Milestones of India’s Freedom Movement on her 75th Independence Day

On the 15th of August 2021, India celebrates 75 years of its independence. These last 75 years of freedom are a result of several historic events that unfolded over the last few centuries. Today, let us take a walk down India’s historic lane, to pay homage to the pivotal events that have brought us to this place of freedom — a position and a place that we call our home today.

Our first milestone is the Indian Rebellion of 1857. There was a great uprising of the people in India against the rule of the British East India Company. This milestone is referred to as by a myriad of names including the Great Mutiny of 1857, the Indian Mutiny, The revolt of 1857, and First war of independence, to name a few. Lasting for over an entire year, the mutiny was started in May of 1857 and extended till June of 1858. The rebellion took the form of a mutiny of the sepoys of the Company’s army and its spark lit the fire of India’s freedom movement.

Nearly 47 Years later, came the Swadeshi movement. The Swadeshi Movement was a crucial part of the Indian Independence movement, strengthening and adding power to the concept of Indian Nationalism. The root of the word ‘Swadeshi’ can be traced to ‘swa’ — which means own and ‘deshi’ which refers to our country. Swadeshi translates to one’s own country. The Swadeshi movement stimulated creation of national power and wealth. This movement included the countrywide boycott of international and foreign goods. This was an economic strategy that aimed to remove the British from power and improve national economic conditions through means of our self-sufficiency.

Fast forward 14 years to the Jallianwala Bagh massacre (1919). This unfortunate and gruesome massacre occurred on the 13th of April 1919, where a peaceful gathering in Amritsar protested against the arrest of pro-Indian independence leaders. British troops blocked all possible exit entries and troops fired on a large crowd of unarmed Indians resulting in the loss of numerous lives. The massacre was an eye-opener to the citizens of the nation, further deeply questioning the intentions of the British Empire.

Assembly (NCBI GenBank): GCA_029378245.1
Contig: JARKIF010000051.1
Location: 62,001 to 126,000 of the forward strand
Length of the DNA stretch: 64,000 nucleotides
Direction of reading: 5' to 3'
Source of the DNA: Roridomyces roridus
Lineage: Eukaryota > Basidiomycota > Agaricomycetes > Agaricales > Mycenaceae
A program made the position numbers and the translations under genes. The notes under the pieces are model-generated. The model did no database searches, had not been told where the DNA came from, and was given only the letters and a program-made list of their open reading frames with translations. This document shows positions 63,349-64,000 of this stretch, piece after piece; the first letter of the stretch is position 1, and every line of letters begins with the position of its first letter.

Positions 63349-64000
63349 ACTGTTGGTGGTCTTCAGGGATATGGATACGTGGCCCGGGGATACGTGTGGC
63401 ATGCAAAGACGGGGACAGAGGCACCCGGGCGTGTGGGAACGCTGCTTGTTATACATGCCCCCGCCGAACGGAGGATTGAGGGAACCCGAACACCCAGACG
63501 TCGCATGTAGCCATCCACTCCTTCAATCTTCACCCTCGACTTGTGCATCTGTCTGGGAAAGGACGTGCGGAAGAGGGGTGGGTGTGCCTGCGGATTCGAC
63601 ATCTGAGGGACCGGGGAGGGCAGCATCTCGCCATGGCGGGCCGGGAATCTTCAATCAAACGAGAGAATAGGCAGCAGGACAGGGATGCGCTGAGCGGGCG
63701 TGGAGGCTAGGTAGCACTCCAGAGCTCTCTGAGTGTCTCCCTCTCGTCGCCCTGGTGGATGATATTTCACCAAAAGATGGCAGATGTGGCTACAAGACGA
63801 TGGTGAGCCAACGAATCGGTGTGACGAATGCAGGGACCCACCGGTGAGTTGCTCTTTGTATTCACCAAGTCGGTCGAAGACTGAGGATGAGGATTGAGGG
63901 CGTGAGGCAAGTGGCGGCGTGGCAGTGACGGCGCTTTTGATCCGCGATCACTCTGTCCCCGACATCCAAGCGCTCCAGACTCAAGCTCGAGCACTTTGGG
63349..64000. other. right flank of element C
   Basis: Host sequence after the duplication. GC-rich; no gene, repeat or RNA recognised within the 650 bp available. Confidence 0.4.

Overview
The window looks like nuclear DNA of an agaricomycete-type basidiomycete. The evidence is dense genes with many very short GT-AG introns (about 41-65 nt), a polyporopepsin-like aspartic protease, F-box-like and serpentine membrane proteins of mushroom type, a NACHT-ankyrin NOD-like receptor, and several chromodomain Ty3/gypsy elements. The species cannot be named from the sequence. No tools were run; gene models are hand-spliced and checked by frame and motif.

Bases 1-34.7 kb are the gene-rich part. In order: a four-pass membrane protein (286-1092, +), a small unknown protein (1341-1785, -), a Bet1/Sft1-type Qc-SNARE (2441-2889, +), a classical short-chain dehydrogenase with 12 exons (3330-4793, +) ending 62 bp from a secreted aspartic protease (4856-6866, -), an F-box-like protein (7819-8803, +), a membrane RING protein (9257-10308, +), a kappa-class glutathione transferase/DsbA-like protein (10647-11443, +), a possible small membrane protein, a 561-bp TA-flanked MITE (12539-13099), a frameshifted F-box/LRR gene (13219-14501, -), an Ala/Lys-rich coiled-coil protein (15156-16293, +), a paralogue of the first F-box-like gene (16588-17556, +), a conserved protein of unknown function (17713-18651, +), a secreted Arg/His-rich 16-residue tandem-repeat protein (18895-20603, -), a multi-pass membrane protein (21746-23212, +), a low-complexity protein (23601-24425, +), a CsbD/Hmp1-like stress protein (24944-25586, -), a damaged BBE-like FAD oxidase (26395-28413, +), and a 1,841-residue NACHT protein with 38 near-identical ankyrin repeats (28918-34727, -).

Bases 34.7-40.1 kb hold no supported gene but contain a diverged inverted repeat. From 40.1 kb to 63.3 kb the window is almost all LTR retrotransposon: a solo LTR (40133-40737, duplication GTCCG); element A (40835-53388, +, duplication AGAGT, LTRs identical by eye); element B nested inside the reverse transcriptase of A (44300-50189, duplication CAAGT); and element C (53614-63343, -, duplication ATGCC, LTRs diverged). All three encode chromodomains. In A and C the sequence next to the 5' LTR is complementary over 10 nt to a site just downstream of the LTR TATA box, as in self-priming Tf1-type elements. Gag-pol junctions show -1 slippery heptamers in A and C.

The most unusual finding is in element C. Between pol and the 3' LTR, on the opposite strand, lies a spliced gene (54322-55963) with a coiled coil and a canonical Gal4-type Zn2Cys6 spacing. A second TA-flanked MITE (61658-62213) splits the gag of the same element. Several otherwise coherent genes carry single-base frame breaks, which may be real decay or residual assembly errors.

The latter year of 1920 was the initiation and formation of the political campaign known in India’s history as the Non Co-operation movement. The movement was the political response to the Jallianwala Bagh massacre. This movement persisted for two years, from the September of 1920 to the February of 1922. This movement was spearheaded by the father of our nation, Mahatma Gandhi.

The movement was a non-violent movement, that involved Indians resigning their titles; boycotting government educational institutions, the courts, government service, foreign goods, and elections; and, eventually, refusing to pay taxes.

1930 was the year when the Famous Dandi Salt March took place. Gandhi inaugurated the Civil Disobedience Movement by conducting the historic Dandi Salt March, where he broke the Salt Laws imposed by the British Government. Gandhi embarked on his march from his Sabarmati Ashram on a 200 mile trek to the remote village Dandi. On 6th April 1930, Gandhi with the accompaniment of seventy nine satyagrahis, violated the Salt Law by picking up a fistful of salt lying on the sea shore. The aim of this movement was to primarily disobey the orders of the British government

12 years later, on August 8 1942, the Quit India movement was launched. A mass civil disobedience movement was launched and Gandhi made a call to ‘do or die’ in his speech delivered in August of 1942. This movement was an effort to force British rule out of India. The movement was followed by large-scale acts of violence directed at railway stations, telegraph offices, government buildings, and other emblems and institutions of colonial rule.

The government held Gandhi responsible for these acts of violence and suggested that they were a deliberate act of Congress policy. This resulted in the arrest of most prominent leaders and the banning of Congress. The army and police were called to control and suppress the movement. This movement gave the British government realization that their time as colonial rulers was up. At this point in time they knew that India was ungovernable in the long run. The burning question of the postwar era now became how to exit amicably and peacefully.

August 15th commemorates the day when the provisions of the 1947 Indian Independence act, which transferred legislative sovereignty to the Indian Constituent Assembly took effect. Two days from now, we celebrate 75 years of independence and freedom. I have only spoken about a few of the myriad milestones in our freedom movement. As we celebrate our 75 years of freedom, we should all take some time to respect and read about the movements and people that have shaped the India we live in today.

— Written and Researched by Joanna Grace Fernandez

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